The Greek language and culture provided one of the cornerstones upon which Western civilization was based. Literary genres from tragedy and drama to comedy; political concepts from monarchy and tyranny to democracy; scientific terms from electron and atom to electricity and energy; philosophical ideas including the very words “philosophy” and “idea”; and many other important words can be traced back to Greek roots. The significance of the Greek contribution to the intellectual and artistic treasury of humankind is impossible to overestimate.
One thing that we need to be clear about when speaking of the Greek language is that it has evolved and changed over time. As a result, we have several versions of the language, each quite different from the others. From the pre-classical language of Homer's Iliad and Odyssey we go to the classical Attic language of Plato, Aristotle and Sophocles, then through the Koine of the New Testament and via Byzantine Greek of the Middle Ages we finally arrive at the modern Greek now spoken in Greece and Cyprus.
Most courses in Greek taught at North American universities are offered by the departments of the Classics, Classical Studies, or Greek and Roman Studies. The variety of Greek they teach is classical Attic Greek as we know it from the masterpieces of the ancient Greek literature of approximately VIII to III centuries BCE (Aeschylus, Sophocles, Euripides, Sappho, Plato, Herodotus, and many others). Departments of Religious Studies and Theological schools and seminaries sometimes offer courses in New Testament Greek. By the beginning of the Common Era, at about the time when Christianity emerged as a world religion, Greek (in the form of so called Koine) became a commonly spoken language all over the Eastern part of the Roman Empire. That is why the books of the New Testament were all written in Greek in spite of the fact that their authors may have been Jewish or people of other ethnicities. The choice of that language ensured that everybody would understand the Gospel stories or the apostolic epistles.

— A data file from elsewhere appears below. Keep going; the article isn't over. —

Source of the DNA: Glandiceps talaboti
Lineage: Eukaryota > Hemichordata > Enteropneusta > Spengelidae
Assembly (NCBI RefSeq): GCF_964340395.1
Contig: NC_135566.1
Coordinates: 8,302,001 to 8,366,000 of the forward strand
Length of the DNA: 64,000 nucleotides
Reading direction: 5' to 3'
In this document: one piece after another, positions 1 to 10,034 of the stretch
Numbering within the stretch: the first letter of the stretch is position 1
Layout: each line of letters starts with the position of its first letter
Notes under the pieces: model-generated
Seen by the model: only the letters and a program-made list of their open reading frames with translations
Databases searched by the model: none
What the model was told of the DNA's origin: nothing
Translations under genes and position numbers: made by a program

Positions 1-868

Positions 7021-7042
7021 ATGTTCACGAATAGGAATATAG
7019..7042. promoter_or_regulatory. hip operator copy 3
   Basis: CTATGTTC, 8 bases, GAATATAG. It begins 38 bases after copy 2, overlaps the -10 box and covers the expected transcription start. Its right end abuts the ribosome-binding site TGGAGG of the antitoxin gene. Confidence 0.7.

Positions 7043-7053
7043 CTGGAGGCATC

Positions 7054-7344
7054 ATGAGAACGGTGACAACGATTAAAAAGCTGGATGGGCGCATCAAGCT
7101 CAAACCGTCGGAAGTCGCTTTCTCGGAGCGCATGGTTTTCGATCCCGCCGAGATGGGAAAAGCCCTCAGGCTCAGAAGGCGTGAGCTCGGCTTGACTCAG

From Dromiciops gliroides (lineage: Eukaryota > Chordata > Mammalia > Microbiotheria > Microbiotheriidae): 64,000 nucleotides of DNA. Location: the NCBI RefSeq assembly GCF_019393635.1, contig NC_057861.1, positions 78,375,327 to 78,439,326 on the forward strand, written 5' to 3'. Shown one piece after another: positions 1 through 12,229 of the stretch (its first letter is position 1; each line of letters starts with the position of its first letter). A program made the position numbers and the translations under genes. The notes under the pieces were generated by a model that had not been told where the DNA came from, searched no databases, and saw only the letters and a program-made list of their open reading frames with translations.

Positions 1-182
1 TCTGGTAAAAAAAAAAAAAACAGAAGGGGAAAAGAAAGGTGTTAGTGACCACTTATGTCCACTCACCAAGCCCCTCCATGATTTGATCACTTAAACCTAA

Modern Greek is a far less popular option to study, although depending on your career goal, this may be a worthwhile endeavor. Modern Greek is the official language of two countries, the Greek Republic and Cyprus. Many Greeks live in the diaspora, and their language enjoys varying degrees of official recognition in a few countries outside of Greece and Cyprus - most notably in Albania and Italy. Modern Greek is one of the official languages of the European Union. The total number of Greek speakers in the world is approximately 13 million people.
The Greek language is written down in a unique alphabet. Both the Latin (as used in most European languages) and the Cyrillic (as used in Russian, Bulgarian, Ukrainian, Serbian) alphabets were developed on the basis of the Greek alphabet. A prospective student of Greek may want to start with getting acquainted with the alphabet or basic phrases. The introduction to Greek developed by the BBC can help with that. Alternatively, this free of charge and very thoughtfully designed study plan will guide you through the elementary vocabulary and grammar all the way up to the advanced level.
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